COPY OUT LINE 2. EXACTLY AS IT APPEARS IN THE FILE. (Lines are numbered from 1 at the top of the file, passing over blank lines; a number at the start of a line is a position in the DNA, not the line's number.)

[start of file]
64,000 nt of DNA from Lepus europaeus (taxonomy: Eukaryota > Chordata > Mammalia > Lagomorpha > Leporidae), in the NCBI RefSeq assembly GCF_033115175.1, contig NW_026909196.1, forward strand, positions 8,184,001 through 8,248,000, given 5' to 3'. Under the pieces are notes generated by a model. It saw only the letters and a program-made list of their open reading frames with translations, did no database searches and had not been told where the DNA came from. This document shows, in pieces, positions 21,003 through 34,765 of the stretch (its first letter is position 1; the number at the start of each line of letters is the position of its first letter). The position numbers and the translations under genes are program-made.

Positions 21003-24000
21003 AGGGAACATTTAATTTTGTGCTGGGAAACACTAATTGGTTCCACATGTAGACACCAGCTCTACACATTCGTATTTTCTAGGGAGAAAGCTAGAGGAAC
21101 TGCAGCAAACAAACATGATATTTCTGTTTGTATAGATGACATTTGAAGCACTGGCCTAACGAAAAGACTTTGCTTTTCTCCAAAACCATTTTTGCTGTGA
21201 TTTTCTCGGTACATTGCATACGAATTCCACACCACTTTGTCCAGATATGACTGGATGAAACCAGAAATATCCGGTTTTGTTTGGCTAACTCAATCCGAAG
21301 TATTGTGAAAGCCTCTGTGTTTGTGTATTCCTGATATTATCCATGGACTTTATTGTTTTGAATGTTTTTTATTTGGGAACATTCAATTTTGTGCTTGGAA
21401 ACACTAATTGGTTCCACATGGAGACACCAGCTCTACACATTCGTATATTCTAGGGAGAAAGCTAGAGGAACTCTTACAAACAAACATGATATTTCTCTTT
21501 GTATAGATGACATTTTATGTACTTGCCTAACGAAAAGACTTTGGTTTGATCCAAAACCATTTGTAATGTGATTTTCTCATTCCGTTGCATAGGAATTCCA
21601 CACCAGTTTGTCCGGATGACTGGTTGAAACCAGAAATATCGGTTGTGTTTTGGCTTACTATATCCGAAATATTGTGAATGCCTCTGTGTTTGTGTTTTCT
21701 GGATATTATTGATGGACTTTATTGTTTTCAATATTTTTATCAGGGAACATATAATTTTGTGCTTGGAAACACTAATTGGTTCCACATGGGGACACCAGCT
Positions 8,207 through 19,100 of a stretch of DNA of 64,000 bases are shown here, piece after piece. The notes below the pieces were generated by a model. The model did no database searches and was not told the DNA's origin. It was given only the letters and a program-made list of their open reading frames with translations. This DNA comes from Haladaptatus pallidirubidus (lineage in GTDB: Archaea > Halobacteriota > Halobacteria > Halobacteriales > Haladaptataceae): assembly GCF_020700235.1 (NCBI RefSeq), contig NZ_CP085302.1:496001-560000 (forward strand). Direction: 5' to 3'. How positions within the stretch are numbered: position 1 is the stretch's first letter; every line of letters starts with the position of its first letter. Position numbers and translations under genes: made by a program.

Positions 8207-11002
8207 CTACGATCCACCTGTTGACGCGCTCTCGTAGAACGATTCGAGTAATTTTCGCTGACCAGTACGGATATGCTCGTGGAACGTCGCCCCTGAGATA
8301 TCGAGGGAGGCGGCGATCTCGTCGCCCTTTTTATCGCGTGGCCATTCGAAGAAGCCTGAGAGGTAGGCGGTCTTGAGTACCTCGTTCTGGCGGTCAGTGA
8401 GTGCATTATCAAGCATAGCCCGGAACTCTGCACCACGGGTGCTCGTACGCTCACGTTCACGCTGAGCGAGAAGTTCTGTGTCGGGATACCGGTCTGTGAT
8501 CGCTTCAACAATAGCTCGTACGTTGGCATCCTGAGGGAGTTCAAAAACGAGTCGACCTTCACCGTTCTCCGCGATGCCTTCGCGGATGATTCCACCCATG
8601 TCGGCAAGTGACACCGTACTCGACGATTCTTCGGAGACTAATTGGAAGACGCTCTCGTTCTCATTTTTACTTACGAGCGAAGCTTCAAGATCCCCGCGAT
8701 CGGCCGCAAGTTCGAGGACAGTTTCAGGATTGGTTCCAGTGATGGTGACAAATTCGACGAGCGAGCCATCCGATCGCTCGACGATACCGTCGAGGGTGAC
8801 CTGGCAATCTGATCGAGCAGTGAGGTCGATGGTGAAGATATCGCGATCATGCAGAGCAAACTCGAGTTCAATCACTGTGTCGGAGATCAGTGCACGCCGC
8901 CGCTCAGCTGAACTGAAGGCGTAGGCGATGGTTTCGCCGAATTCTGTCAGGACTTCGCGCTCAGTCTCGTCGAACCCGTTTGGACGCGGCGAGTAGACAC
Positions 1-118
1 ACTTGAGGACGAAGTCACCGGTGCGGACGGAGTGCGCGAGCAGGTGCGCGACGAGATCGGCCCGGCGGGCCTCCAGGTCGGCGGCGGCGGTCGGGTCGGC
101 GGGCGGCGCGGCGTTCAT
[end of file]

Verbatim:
Positions 21003-24000